COLUMN: It’s time to stop denying the Armenian Genocide
It is deplorable to deny the Holocaust, but for some reason we still find it acceptable to deny the plight of the Armenians.
Beginning on April 24, 1915-1917, 1.5 million Armenian citizens were killed by the Ottoman Empire and Turkish republic. A majority of people don’t even know that this happened.
As a matter of fact, most of the world doesn’t even acknowledge it. It seems mind-boggling to me to think world powers would deny a genocide. When people deny the Holocaust there is typically outrage, yet even the U.S. denies that the Armenian genocide happened.
How and why is this a reality for us? How is it possible to act like killing more than one million innocent people just because of their heritage is something that we can sweep under the rug as a world-wide society?
The Armenian civilization has been dated to exist back to 4000 BC. The capital city of Yerevan is the oldest city on record. It was a thriving and successful society, until World War One broke out. The Ottoman Empire was on the side of the Germans and the Armenians on the side of the Russians. The Ottomans distrusted the Armenian who were living in the Ottoman Empire and a large amount of propaganda was placed against them.
Finally, on April 24, 1915, Istanbul officials gathered up large amounts of Armenian intellectuals and murdered them. This began the Armenian genocide.
The two years following, Armenian men were massacred and subjected to forced labor. Women, children and elders were forced on death walks through the Syrian desert, deprived of food and water. They also were subjected to rape and robbery.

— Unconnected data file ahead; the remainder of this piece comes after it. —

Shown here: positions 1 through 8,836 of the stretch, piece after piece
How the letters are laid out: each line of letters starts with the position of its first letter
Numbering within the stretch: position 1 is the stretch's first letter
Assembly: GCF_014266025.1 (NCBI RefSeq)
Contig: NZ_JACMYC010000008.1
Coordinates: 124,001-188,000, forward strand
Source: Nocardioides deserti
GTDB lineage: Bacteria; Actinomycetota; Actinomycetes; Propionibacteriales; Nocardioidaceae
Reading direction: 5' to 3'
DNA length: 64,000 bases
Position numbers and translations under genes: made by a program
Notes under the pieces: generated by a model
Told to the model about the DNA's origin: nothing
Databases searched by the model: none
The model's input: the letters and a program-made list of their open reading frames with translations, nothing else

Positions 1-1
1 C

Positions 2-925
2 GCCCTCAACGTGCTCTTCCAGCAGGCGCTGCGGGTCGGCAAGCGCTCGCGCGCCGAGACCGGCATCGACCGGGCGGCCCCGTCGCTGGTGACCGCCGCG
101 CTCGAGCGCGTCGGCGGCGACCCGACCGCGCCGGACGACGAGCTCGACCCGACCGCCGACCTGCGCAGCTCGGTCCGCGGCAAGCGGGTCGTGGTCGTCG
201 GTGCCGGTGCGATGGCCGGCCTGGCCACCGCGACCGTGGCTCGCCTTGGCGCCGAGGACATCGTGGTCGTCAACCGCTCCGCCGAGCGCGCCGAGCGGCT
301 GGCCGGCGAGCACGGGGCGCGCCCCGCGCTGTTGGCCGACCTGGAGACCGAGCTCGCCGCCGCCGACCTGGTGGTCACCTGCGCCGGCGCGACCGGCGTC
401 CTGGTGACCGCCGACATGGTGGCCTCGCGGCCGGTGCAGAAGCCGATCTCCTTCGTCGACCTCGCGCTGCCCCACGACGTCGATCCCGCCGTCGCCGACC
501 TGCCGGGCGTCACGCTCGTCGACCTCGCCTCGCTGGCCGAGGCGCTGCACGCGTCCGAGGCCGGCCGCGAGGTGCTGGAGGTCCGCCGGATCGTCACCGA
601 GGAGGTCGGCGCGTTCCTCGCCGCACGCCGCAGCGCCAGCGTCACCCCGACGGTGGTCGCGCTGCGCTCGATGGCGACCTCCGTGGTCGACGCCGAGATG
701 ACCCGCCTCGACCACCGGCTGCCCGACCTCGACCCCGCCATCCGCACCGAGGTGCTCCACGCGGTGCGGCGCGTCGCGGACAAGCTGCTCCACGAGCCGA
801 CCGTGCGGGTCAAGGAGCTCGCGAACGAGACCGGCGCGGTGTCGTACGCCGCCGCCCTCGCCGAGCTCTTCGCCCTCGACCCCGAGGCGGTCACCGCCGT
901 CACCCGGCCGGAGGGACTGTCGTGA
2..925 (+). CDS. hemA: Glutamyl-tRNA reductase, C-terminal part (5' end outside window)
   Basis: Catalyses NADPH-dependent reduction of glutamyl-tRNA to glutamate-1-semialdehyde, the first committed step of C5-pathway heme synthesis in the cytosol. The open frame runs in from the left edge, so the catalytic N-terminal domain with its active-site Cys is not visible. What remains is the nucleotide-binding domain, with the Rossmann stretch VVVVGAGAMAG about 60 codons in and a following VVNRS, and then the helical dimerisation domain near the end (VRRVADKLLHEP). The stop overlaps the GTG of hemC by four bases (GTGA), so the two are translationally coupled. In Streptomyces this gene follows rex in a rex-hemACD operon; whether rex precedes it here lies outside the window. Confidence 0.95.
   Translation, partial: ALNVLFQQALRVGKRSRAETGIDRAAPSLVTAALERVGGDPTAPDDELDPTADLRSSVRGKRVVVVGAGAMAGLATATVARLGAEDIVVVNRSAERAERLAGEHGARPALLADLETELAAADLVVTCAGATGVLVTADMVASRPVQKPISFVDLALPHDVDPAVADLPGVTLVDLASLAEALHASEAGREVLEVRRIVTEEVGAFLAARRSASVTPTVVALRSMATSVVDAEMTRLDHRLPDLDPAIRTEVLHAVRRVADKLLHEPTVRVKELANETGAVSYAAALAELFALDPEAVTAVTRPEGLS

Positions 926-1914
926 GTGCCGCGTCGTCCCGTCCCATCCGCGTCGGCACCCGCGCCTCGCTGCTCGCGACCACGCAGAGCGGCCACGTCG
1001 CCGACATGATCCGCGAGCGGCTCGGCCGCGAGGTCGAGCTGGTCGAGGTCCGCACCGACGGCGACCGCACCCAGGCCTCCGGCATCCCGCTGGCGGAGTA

All of these tragedies amount to only 28 governments and parliaments nationally recognizing it as genocide. Not to mention the term ‘genocide’ was created to describe the scale and success of the elimination of the Armenians.
Thankfully, it is unanimously recognized by scholars and historians as such. Due to politics, many governments refuse to recognize it because they are allies with Turkey.
Being an American citizen and also of Armenian heritage, this is completely repulsive and unbelievable. To know tragedies happened to my family members and that people ignore it happened is hard to wrap my mind around. It is deplorable to deny the Holocaust, but for some reason, we still find it ok to deny the plight of the Armenians.
The size of my family was cut down to only my grandfather and his sisters. We have no other living relatives on his side of the family. Thankfully, he still has a portrait of his six uncles, all of which except one were killed in the genocide.
One day he showed me the painting. All he could say was: “Look at all the family we could have had.” The only time I have ever seen him cry is when I finally got the courage to ask him about what happened to our family.
His mother and aunt thankfully got their way out of the country and fled to Greece. She had numbers branded on her hand to show that she was an Armenian. His whole life, he knew what the mark meant, but he would never ask her about it.
More than 100 years later, I am far removed from the events, but it still weighs heavy on my heart. They were forced on death marches and into forced labor camps. People were shot on their front lawns and in city centers.
We need to begin to recognize this. We need to be loud about it. We need to teach these events in schools and we need our governments to recognize it.
Thankfully there is a movie that came out over the weekend aiming to do just that. “The Promise” gives us the opportunity to educate the world on all the tragedies the Armenian culture has faced.